The second anniversary in marriage revolves around cotton as the traditional gift to give. In Hernando County government, it might as well be gold. County Administrator David Hamilton just surpassed his second year on the job, making him Hernando's longest tenured administrator in this century.
Before Hamilton's arrival, Hernando County government went through 10 administrators, including interims, in 10 years. That lack of continuity paved the way for dawdling public works projects, unprofessional and unethical behavior by some workers and continued employment for others despite critical evaluations.
The culture of inaction, excuse-making and a self-serving bureaucracy is no longer the status quo and for that the commission must tip its hat to Hamilton. In fact, commissioners did just that this week in a public evaluation of the administrator that included such descriptions as tenacious and resilient.
Commissioners were in near agreement in evaluating Hamilton with Commission Chairman John Druzbick noting a tight grouping in 14 of the 15 areas ranked. Faults were few, though Druzbick noted a general consensus on the board that Hamilton "excels better at communicating with the public than with the governing body.''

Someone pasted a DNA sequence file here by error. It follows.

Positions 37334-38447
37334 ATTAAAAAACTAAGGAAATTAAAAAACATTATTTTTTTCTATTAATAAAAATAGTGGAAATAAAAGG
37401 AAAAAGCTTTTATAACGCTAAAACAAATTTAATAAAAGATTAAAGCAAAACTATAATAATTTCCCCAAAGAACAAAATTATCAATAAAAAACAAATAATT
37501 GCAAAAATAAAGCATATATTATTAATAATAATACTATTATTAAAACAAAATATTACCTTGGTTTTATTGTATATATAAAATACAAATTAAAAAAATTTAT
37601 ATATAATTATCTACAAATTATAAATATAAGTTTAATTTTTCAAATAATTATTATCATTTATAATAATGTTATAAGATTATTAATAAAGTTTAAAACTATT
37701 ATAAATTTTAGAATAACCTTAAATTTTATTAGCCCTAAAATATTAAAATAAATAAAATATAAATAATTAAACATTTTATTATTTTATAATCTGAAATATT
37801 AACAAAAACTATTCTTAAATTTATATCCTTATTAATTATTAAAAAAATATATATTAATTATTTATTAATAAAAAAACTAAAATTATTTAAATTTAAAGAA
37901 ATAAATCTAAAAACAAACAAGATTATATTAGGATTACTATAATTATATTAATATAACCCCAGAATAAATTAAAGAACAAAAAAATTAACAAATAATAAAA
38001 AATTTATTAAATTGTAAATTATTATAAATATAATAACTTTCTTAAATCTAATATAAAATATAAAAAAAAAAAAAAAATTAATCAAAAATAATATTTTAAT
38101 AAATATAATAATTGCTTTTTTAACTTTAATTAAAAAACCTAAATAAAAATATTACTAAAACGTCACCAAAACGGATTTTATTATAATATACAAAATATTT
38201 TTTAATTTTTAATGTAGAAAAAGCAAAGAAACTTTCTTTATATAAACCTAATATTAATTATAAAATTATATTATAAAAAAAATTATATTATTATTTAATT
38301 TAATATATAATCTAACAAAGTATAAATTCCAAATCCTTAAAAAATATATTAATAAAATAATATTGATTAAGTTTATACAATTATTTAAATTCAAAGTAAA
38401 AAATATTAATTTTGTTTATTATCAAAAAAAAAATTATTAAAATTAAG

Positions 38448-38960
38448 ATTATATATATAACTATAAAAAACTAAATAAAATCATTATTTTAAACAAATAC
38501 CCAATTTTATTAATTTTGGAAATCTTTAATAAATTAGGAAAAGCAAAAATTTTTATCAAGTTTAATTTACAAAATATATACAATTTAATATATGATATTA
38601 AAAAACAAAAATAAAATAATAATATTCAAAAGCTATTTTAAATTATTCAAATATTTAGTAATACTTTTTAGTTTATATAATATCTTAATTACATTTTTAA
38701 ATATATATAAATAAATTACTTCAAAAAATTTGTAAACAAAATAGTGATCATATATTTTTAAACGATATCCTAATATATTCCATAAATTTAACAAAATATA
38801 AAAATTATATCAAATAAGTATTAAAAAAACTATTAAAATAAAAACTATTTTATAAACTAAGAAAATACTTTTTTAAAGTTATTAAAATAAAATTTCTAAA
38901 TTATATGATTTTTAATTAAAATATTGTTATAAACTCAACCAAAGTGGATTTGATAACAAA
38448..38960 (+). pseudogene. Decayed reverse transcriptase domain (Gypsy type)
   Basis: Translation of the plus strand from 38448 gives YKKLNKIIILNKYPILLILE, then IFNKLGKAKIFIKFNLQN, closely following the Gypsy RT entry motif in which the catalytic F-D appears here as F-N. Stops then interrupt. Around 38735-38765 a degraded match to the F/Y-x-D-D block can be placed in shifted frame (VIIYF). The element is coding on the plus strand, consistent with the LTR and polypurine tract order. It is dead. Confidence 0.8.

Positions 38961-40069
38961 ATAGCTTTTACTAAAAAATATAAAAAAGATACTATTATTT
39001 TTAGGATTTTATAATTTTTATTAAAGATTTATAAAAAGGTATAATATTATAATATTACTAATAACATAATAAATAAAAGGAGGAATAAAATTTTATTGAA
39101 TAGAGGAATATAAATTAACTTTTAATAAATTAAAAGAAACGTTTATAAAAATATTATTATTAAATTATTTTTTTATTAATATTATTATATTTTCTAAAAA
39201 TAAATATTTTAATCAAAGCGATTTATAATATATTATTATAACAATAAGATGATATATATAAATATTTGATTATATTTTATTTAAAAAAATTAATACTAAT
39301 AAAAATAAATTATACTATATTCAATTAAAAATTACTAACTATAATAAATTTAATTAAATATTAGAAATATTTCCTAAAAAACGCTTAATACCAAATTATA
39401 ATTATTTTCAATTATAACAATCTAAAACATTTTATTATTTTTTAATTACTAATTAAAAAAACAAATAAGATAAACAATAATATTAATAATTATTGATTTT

Communication, however, takes both a transmitter and a receiver and some commission actions suggest the board simply doesn't listen. Case in point is the 3-2 approval of an application to amend the comprehensive plan allowing the Quarry Preserve development despite staff concerns about its location far from existing services. Likewise, there is an inability to grasp the enormity of looming budget decisions on the county's long-range infrastructure as attested to by the quick dismissal of even debating a gasoline tax increase.
Much work remains ahead, including assembling a 2011-12 budget that already carries a $4.4 million deficit projection; deciding on a location and building schedule for a new county courthouse; completing the stalled Hernando Beach channel dredging; redeveloping South Brooksville, and bolstering industrial recruiting to diversify the property tax base and reduce the reliance on residential construction as the backbone of the local economy.
It is a lengthy and complicated to-do list, but it should be eased by having someone of Hamilton's high caliber at the helm to help guide the process.